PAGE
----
With an $88.4 million domestic haul on its opening weekend and a $428.7 million international haul thus far, Sam Mendes' "Skyfall" could be the first Bond film to pass the $1 billion mark worldwide. Who will benefit the most from this skyfall of success? MGM, producers and rightsholders Barbara Broccoli and Michael G. Wilson, and distributor Sony Pictures, according to the Hollywood Reporter.
Reportedly MGM, Broccoli and Wilson will jointly collect a massive 75% of profits, based on a complicated deal struck between Sony and MGM after the latter went into bankruptcy in 2010. That leaves the remaining 25% for Sony, which bankrolled part of "Skyfall"'s production cost ($210 million, under $200 million after tax breaks).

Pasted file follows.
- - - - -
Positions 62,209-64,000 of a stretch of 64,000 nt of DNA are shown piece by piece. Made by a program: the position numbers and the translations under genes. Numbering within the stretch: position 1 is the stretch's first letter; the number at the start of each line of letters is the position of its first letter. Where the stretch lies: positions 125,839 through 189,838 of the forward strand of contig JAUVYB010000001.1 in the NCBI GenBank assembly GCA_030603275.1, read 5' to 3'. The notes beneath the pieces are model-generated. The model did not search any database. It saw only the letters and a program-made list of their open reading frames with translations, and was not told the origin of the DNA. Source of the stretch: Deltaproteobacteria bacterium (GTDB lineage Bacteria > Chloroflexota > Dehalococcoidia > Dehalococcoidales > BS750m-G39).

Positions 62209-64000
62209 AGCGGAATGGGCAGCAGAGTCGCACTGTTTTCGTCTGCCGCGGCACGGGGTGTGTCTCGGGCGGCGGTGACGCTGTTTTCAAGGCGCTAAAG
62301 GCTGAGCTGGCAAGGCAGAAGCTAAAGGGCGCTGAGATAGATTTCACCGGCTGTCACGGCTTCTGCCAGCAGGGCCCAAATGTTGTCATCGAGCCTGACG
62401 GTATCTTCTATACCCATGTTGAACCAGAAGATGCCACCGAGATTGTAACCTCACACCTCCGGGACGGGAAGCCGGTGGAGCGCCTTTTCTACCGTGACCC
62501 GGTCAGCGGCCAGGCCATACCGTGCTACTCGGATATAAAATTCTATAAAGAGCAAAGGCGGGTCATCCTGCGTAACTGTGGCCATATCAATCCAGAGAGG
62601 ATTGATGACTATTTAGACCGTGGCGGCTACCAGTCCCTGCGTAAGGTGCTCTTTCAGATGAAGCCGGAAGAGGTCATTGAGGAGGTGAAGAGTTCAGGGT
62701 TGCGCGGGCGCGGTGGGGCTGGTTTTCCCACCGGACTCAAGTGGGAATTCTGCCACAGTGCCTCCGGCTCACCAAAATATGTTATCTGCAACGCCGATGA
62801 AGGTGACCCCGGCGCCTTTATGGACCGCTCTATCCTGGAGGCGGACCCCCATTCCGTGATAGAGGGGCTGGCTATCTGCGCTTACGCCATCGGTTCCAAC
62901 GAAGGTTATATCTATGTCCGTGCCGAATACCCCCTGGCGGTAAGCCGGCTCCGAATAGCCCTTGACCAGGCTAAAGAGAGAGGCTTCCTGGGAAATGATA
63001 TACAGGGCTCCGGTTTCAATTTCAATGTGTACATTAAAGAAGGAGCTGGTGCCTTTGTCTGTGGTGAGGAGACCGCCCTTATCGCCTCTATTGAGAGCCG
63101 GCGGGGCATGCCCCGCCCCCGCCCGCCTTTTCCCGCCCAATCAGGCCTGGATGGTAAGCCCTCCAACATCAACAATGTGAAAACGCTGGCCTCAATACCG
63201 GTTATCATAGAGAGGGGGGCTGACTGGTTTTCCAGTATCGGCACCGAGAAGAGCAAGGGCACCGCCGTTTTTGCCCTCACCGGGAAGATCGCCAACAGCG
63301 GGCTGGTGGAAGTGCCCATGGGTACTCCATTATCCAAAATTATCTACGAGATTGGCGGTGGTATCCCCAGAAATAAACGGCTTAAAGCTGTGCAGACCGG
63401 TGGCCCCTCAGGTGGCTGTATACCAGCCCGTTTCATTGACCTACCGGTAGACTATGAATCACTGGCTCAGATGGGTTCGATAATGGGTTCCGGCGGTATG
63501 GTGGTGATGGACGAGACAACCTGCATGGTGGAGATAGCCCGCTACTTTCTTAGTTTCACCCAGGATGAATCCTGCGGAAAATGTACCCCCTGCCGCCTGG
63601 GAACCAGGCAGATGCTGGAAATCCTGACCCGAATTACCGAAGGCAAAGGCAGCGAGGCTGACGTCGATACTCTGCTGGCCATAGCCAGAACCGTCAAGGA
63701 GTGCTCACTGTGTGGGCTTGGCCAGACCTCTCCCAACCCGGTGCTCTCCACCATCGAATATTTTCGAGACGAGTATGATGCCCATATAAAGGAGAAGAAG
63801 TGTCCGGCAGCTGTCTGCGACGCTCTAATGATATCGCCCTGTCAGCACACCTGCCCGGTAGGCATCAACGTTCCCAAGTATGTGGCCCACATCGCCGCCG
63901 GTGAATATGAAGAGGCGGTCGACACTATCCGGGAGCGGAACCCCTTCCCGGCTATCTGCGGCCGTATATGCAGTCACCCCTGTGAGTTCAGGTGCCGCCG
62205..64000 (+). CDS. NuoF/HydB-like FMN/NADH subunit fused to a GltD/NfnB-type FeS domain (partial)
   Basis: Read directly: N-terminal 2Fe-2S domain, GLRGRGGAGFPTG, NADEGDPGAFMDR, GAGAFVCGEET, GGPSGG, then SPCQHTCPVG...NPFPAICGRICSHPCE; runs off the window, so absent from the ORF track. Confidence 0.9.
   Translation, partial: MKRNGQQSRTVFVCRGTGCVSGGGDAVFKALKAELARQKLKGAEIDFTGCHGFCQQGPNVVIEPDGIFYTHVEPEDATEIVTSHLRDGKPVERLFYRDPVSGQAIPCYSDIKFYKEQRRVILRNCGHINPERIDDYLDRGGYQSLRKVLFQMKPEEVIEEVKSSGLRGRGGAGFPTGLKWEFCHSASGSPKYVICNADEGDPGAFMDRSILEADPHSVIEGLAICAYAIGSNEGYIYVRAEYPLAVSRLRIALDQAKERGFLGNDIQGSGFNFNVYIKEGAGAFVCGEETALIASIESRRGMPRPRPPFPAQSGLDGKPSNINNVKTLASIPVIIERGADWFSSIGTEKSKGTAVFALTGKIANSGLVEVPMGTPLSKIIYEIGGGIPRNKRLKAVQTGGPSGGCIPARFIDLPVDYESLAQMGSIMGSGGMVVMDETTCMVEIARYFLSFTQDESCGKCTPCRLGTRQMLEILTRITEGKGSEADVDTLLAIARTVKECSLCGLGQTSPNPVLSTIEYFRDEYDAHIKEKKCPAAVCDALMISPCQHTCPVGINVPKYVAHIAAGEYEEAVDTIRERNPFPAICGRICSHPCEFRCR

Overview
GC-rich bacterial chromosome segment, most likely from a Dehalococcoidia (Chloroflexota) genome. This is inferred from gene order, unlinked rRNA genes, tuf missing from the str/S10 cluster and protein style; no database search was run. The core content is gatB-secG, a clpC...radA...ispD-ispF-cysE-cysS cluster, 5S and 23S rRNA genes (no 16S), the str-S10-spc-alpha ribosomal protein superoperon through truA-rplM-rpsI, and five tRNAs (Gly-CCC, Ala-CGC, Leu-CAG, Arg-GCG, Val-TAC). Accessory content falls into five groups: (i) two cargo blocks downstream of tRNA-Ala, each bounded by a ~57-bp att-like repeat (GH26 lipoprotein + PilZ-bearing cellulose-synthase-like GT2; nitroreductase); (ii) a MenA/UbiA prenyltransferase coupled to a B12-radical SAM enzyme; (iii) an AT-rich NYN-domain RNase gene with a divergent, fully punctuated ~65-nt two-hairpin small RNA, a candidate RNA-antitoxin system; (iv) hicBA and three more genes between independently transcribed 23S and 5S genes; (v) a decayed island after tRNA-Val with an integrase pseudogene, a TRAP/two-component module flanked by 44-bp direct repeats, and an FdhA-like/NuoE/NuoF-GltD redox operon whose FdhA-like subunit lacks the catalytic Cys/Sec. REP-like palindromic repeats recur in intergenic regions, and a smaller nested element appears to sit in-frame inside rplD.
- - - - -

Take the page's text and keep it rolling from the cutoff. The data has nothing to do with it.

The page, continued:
The breakdown of the 75% between MGM and the Broccoli family (Barbara and Michael G. Wilson are the half-siblings and heirs to original 007 producer Albert R. "Cubby" Broccoli) is complicated by a number of different factors, including Sony's overhead, distribution fee and P& A costs, as well as the divvying up of theatrical, homevideo and other ancillary revenues. But a finance expert queried by THR estimates that the studio and Broccoli siblings could make approximately $150 million in profits if "Skyfall" does reach $1 billion.
Daniel Craig, who reportedly made $17 million for "Skyfall" and is expected to make bonuses after certain box office milestones, will not benefit from the grosses, as the Broccolis notoriously do not offer backend to talent. However, the success of "Skyfall" could put Craig in the $20-million paycheck zone for the next Bond installment, ranking him with Hollywood's highest-paid stars.
Even director Sam Mendes, who waited patiently for a year without pay to make this film while the project stalled during bankruptcy proceedings gets a payout when the movie hits certain b.o. markers. He delivered.